Euro 2012 analysis: Fabregas denies Ronaldo the last kick
Cristiano Ronaldo was billed as the player most likely to make a difference in the first Euro 2012 semi-final but as Spain beat Portugal 4-2 on penalties the tournament's joint-top scorer did not get a kick - literally.
Chosen as Portugal's fifth penalty taker, it was all set for the Real Madrid forward to seal his place among a long line of international greats after both sides failed to score in 120 minutes.
However, when Bruno Alves missed Portugal's fourth spot-kick to give Spain a 3-2 lead, Cesc Fabregas stepped up to secure Spain's place in the final leaving Ronaldo as a mere spectator.
The choice to leave their star striker until last came after Portugal had already mixed up the order of their takers. Alves approached the goal ready to take the third penalty but was caught by Nani who told his team-mate that the centre-back would go fourth.
Nani converted, but when Alves returned to penalty spot and crashed the ball against the crossbar, Fabregas clinched Spain's victory and Ronaldo's opportunity vanished.
Spain's victory in numbers
- Between them Portugal and Spain had four shots on target in two hours of football but did manage 27 shots in all
- Against Portugal, Spain managed a pass completion rate of 75% compared to an average of 91% in Euro 2012 so far
- They were also limited to 6.3 passes per minute, their lowest in the tournament so far after 8.1 against Italy, 9.5 v Republic of Ireland, 7.7 v Croatia and 7 against France
- Spain have conceded just one goal en route to the Euro 2012 final. They have now not let in a goal for 419 minutes
- It is only the second time Spain have won a major tournament game on penalties after beating Italy on their way to winning Euro 2008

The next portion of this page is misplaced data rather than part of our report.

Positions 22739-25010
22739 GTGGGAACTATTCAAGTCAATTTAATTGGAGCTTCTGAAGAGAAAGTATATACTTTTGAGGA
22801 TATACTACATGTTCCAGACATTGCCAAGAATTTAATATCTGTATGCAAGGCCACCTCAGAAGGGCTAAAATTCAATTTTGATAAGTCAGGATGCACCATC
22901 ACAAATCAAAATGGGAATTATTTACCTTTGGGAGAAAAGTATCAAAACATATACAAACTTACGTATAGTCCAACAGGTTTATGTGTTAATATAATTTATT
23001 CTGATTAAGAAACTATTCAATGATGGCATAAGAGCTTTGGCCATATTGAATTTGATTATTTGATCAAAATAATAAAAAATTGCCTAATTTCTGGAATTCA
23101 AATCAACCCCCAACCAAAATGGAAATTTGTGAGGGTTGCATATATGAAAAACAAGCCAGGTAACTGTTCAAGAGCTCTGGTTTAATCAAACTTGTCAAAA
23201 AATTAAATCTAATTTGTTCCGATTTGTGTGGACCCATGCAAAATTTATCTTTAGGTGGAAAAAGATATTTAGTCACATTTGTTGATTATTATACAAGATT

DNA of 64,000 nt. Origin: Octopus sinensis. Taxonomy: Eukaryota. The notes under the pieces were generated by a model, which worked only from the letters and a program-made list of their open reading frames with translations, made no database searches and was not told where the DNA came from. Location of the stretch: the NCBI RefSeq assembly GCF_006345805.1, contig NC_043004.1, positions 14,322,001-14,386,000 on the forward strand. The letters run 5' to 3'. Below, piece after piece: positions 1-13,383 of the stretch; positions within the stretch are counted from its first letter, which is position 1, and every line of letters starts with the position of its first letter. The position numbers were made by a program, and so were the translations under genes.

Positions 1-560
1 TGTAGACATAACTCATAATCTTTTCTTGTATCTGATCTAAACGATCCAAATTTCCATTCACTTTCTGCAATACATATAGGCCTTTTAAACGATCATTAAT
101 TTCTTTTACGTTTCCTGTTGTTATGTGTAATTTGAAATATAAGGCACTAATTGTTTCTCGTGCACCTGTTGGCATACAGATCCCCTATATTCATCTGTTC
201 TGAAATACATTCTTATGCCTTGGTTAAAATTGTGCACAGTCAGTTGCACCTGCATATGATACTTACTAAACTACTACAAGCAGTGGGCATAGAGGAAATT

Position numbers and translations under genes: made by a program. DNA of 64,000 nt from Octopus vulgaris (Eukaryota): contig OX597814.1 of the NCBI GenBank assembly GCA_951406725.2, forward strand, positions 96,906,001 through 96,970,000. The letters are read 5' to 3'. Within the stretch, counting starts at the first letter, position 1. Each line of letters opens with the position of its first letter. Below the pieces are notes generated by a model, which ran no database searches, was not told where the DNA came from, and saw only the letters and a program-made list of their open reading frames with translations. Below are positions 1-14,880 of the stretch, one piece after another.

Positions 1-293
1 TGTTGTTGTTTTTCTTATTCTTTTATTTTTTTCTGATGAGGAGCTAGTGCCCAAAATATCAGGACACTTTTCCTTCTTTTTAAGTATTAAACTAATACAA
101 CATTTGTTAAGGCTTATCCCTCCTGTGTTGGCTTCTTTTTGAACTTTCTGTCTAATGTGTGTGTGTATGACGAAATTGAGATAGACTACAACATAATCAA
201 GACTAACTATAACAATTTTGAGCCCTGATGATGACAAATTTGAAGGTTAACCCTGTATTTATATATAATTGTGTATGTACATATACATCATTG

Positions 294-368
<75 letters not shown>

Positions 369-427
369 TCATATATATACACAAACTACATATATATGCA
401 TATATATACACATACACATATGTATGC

- Spain are now 19 competitive games unbeaten since losing their opening 2010 World Cup game against Switzerland
Alan Shearer on Match of the Day:
"Portugal would have settled for penalties before the game but it was absolutely ridiculous that Ronaldo went last. You have to put him before the two centre-halves [Pepe and Alves] that took them too.
"Sometimes the last penalty is the glory penalty but I can't understand why they left it that late. As the captain you have to go up and say 'I'm going first'.
"There was no point in him going fifth. We were already fearing the worst for Alves because once Nani pulled him back it ruined his confidence."
Alan Hansen on Match of the Day:
"The penalties provided the drama and excitement at the end but it wasn't a great game. I thought Spain deserved to win because of the manner in which way they played in extra-time, but only just.
"It is a sign of a good side that even when you look tired you can pick yourself up and start playing again. During extra-time it was an amazing turnaround because for 90 minutes there was no fluency and their passing was appalling.
"During the penalty shoot-out, it was obvious that Alves didn't want to take one because Nani came over and took over from him.
"When Sergio Ramos, a central defender, chipped his penalty over the keeper like Italian Andrea Pirlo it was an unbelievable moment.
"And what a penalty from Cesc Fabregas to win it. It left Ronaldo as the last man standing."
What they said about Spain's shootout victory:
"Why did Ronaldo not take a penalty earlier? Waiting for glory maybe!" - Former England striker Ian Wright on Twitter
"My team-mate [Alves] hit the bar. He thought it was his turn but the coach told me it was my turn." - Portugal midfielder Nani on the mix-up for Portugal's third penalty
"We had this plan and if it would have been 4-4 and he would taken the last penalty we would be talking in a different way." - Portugal boss Paulo Bento
"Before the penalty I was talking to the ball. I talked to the ball four years ago [when he scored winning penalty v Italy] and it didn't let me down." - Spain's winning penalty taker Cesc Fabregas.
"Whatever you think about penalty shoot-outs, they can salvage a dire game! Thrilling finale." - Former England striker and Match of the Day presenter Gary Lineker on Twitter
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